Our masked crusader dispatches a group of thugs, and then someone asks, “Who are you?”
That’s usually the cue for the star to announce his name in heroic fashion.
This time, however, he’s speechless. This crime fighter isn’t sure who he is, and after spending 100-plus minutes watching “The Spirit,” we’re just as clueless.
Writer-director Frank Miller, a legend in comic-book circles but still a film neophyte, doesn’t even begin to fill in the blanks regarding Will Eisner’s ‘40s-era serial comic.
Mr. Miller’s film looks just like “Sin City,” his last screen collaboration with director Robert Rodriguez, right down to its film-noir palette. The similarities end abruptly there.
“The Spirit” follows slain cop Denny Colt (Gabriel Macht), who comes back to life as a masked avenger desperate to clean up his beloved Central City. We know he loves the city because his self-important narration tells us so. Too bad there’s little in the story to attest to the bond.
The Spirit’s biggest foe is the Octopus, played with lip-smacking glee by Samuel L. Jackson. The Octopus appears to share some of the Spirit’s powers; namely, he can withstand a barrage of physical blows without suffering serious harm.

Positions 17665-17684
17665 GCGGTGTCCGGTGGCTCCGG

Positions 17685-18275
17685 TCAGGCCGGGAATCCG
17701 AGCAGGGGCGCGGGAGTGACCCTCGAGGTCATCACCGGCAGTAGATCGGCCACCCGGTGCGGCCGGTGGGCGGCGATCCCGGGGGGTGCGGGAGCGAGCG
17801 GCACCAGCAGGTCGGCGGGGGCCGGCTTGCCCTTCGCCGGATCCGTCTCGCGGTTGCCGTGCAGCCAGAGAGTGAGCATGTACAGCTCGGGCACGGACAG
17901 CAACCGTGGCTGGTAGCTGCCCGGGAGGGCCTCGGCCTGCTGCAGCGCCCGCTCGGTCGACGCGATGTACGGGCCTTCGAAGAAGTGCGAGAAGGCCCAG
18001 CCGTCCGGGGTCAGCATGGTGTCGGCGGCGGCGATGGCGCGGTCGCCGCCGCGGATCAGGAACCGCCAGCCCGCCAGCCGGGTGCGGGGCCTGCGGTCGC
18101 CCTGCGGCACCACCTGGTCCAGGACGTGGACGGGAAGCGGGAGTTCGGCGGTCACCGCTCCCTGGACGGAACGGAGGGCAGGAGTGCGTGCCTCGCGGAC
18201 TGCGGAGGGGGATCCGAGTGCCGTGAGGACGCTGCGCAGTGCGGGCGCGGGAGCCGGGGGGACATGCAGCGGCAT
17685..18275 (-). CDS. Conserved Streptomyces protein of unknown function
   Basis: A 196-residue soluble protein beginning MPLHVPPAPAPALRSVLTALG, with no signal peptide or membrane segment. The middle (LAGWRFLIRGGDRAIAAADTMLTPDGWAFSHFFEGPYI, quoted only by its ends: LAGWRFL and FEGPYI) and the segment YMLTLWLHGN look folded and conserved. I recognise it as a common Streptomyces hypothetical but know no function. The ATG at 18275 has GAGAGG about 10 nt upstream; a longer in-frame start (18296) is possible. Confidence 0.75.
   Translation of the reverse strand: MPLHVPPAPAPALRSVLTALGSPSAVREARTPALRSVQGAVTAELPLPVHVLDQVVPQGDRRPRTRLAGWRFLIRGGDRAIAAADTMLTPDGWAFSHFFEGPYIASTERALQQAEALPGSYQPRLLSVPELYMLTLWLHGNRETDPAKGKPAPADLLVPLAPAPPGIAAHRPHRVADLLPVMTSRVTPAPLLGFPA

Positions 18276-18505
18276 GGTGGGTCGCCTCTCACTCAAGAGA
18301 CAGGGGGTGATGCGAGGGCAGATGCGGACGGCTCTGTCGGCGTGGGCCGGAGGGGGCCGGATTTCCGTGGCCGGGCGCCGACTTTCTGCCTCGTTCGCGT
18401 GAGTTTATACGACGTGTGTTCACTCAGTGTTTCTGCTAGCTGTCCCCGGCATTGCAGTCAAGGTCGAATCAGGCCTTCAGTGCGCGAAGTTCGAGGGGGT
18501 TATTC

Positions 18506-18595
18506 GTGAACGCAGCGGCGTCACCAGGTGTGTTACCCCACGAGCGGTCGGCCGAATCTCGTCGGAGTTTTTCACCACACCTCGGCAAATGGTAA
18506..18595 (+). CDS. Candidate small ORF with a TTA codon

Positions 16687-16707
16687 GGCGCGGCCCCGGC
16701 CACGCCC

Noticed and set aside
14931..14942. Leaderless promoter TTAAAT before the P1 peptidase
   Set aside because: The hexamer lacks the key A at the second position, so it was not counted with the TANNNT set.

As superpowers go, they’re more reactive than proactive. When the two slug it out early on, it’s like a warmed-over WWE match.
The story also squeezes in the Spirit’s true-blue girlfriend (Sarah Paulson), a stunner who bemoans her beau’s wandering eye, and a femme fatale named Sand Saref (Eva Mendes) who shares a romantic link to our hero.
Everyone speaks in the kind of retro dialogue that sounds smarter than it actually plays. Some tart ideas also are trotted out, such as the Octopus’ creations of genetically engineered lackeys (all played by “24’s” Louis Lombardi).
Casting Scarlett Johansson as the villain’s droll sidekick, Silken Floss, could have worked had she been given something to do besides dress up in Nazi regalia. Yes, both Silken Floss and the Octopus break out Hitler’s favorite duds during one incomprehensible sequence marking the moment when the film reaches a creative dead end.
“The Spirit” is never dull, at least when viewed as pop-culture eye candy. Mr. Miller’s compositional chops are unequaled. Every scene looks as if it were stripped from his own graphic novels, and watching the Spirit’s red tie slice through the city skyline never loses its impact.
Like Ang Lee’s misbegotten “Hulk,” “The Spirit” thinks the best way to bring comic-book characters to the screen is to mimic the look of those colorful panels. What Mr. Lee missed, and what eludes Mr. Miller with “The Spirit,” is making sure the source material’s stories also make a clean transition.
TITLE: “The Spirit”
RATING: PG-13 (Adult language, violence and partial nudity)
CREDITS: Written and directed by Frank Miller
RUNNING TIME: 108 minutes
WEB SITE: www.mycityscreams.com
MAXIMUM RATING: FOUR STARS